Christopher Ingraham, Washington Post, August 25, 2014
“All my black friends have a bunch of white friends. And all my white friends have one black friend.”
That’s the memorable punchline of a Chris Rock bit from 2009 on interracial friendships. And according to some recent number-crunching by Robert Jones of the Public Religion Research Institute, there’s a good deal of truth to that statement.
Let’s consider the average American white American and the average American black American, and let’s say, for simplicity’s sake, that each of them have 100 friends. If you were to break down their respective friend networks by race, they would look something like this.
In a 100-friend scenario, the average white person has 91 white friends; one each of black, Latino, Asian, mixed race, and other races; and three friends of unknown race. The average black person, on the other hand, has 83 black friends, eight white friends, two Latino friends, zero Asian friends, three mixed race friends, one other race friend, and four friends of unknown race.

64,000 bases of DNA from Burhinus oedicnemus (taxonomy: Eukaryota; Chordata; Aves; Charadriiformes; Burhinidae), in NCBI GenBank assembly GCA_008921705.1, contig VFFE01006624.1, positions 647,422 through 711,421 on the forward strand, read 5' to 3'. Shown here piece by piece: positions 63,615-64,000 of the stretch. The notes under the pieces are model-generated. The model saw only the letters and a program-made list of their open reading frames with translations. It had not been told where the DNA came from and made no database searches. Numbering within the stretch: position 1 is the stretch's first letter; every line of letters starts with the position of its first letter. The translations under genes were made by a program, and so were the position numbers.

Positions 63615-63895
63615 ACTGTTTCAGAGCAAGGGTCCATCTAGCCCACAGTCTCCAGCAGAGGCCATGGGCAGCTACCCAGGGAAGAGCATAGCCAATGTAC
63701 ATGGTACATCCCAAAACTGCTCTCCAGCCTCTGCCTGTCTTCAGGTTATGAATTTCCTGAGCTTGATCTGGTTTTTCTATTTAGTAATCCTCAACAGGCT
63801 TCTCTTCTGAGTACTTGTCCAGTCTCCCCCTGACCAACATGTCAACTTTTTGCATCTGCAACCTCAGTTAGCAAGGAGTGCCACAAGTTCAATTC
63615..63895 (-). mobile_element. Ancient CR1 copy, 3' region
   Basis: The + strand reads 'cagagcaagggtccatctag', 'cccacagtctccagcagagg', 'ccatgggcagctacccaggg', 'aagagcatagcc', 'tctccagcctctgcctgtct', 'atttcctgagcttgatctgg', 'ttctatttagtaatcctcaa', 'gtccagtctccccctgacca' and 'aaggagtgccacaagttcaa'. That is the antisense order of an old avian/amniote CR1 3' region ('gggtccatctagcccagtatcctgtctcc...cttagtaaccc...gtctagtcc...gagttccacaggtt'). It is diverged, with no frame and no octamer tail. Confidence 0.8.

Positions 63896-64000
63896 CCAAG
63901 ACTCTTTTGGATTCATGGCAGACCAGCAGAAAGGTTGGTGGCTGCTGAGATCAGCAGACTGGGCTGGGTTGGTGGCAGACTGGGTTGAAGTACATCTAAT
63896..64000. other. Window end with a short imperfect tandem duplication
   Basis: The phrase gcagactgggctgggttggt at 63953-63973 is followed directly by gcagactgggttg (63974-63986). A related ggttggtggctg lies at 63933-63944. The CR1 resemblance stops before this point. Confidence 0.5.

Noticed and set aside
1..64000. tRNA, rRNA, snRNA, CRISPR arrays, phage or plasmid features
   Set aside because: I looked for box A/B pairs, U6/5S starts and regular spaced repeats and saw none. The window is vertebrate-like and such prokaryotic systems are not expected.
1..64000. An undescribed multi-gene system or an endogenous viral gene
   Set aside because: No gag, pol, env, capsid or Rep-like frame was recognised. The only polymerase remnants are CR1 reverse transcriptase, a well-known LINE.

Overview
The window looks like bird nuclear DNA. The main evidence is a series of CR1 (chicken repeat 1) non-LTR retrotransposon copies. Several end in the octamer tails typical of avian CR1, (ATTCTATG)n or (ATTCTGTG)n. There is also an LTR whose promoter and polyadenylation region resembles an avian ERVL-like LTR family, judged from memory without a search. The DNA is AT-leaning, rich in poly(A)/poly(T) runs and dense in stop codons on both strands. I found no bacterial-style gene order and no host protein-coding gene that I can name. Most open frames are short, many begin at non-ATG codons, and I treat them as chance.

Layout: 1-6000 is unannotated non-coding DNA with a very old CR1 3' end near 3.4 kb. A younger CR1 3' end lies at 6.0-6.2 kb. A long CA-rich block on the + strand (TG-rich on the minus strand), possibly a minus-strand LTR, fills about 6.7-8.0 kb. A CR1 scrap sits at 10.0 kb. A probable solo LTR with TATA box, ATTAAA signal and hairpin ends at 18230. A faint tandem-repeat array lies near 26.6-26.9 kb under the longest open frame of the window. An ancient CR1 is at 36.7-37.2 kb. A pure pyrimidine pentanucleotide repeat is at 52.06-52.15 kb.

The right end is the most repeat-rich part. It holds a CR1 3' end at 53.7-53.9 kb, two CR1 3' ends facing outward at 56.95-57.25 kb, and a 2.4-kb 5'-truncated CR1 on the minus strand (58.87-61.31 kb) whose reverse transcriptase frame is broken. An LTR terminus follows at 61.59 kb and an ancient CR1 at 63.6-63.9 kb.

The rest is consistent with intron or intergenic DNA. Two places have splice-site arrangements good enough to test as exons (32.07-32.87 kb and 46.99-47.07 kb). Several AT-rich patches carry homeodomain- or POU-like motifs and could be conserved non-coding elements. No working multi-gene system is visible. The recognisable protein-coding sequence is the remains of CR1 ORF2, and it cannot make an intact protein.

Going back to Chris Rock’s point, the average black person’s friend network is 8 percent white, but the average white person’s network is only 1 percent black. To put it another way: Blacks have ten times as many black friends as white friends. But white Americans have an astonishing 91 times as many white friends as black friends.
There are a number of factors driving these numbers. Simple population counts are one of them: there are more white people than black people in the U.S., so it makes sense that the average American is going to have more white friends than black friends.
To be fair, the numbers suggest there is plenty of racial self-selection in black Americans’ friend networks too. But focusing solely on black-white relations, there’s a pretty big difference between having only one member of a given race in your friend network, and having eight of them.
In fact, PRRI’s data show that a full 75 percent of whites have “entirely white social networks without any minority presence.” The same holds true for slightly less than two thirds of black Americans. [Editor’s Note: This means that two thirds of blacks have all black social networks. The figure is 46 percent for Hispanics.]